The Tail that Wags the Dog

Dear Clients and Friends,

When it comes to cause and effect, the discipline of finance has little in common with physics or chemistry, where a single perturbation in a system has a unique and verifiable effect upon the outcome. Our markets have vague cause and effect relationships that typically work over long periods of time and produce results that are often difficult to predict. When it comes to the Federal Reserve and the effect it has on the market, there are multiple ways that their policy can guide the market, but in many ways, they are the “tail wagging the dog”. The more the Fed discusses their future design on policy, the more the market responds to that guidance prior to the Feds actions. As a father of four children, it would be like me discussing a new policy of weekly room cleaning starting soon; and an hour later finding that each child had already cleaned their rooms without me forcing them to do so.

Allow me to give this discussion some context. Prior to the Fed raising rates for the first time in 4 years, the market had moved the 30-year mortgage rate substantially higher off the Pandemic lows. In turn, both refinance and new loan origination has tumbled as of March and this all happened prior to the Fed taking concrete steps to slow borrowing. The gold standard forecasting tool for future economic conditions – The Yield Curve – flattened considerably in response to the Feds aggressive guidance, and according to most market historians a flat or inverted yield curve is a good predictor of recession within a few years of the flattening. In addition, the increase in energy prices and global uncertainty has only added to the volatility surrounding our markets. These forces are certainly working to slow a very hot market, and while not all are directly attributable to the Feds future actions, these forces may allow the Fed to act with less force in their fight against inflation.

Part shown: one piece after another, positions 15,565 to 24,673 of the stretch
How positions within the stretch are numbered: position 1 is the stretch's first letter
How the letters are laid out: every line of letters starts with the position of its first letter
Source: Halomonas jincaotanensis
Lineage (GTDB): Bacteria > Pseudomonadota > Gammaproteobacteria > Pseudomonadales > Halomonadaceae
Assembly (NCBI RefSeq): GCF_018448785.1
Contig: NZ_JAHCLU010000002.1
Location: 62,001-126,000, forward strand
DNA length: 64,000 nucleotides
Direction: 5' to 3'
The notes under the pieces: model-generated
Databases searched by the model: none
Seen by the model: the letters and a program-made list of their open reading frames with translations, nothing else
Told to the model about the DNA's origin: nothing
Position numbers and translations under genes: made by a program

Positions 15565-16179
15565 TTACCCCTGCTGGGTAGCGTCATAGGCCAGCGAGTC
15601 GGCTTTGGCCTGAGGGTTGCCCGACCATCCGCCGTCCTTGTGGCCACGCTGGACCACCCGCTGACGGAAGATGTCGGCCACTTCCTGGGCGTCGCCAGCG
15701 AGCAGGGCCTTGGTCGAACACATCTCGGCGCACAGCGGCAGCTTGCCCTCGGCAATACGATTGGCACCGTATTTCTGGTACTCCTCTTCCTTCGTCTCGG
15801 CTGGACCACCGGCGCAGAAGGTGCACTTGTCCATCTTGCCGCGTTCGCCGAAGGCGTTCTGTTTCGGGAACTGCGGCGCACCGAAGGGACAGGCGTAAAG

Over a year ago, I wrote a few memos outlining the case for future inflation and the need for the Fed to take action, but in no way predicted that the current pressures that our economy faces. At this point, I see the market doing some heavy lifting for the Fed, as stated above. But the Fed will have to likely bring asset inflation down over the coming year through rate hikes and “aggressive” Fed Speak. Neither of these actions will be welcomed by certain sectors of our market. Regardless of what people say about current inflation, the fight to corral inflation will likely last some time. However, if the Fed is able to balance the inflationary pressures and keep economic growth intact, the ‘tail that wags the dog’ will have done something marvelous. I am rooting for Jay Powell and the Fed to do just that.

The opinions voiced in this material are for general information only and are not intended to provide specific advice or recommendations for any individual. All performance referenced is historical and is no guarantee of future results. All investing involves risks including loss of principal. No strategy assures success or protects against losses.

The economic forecasts set forth in this material may not develop as predicted and there can be no guarantee that strategies promoted will be successful.

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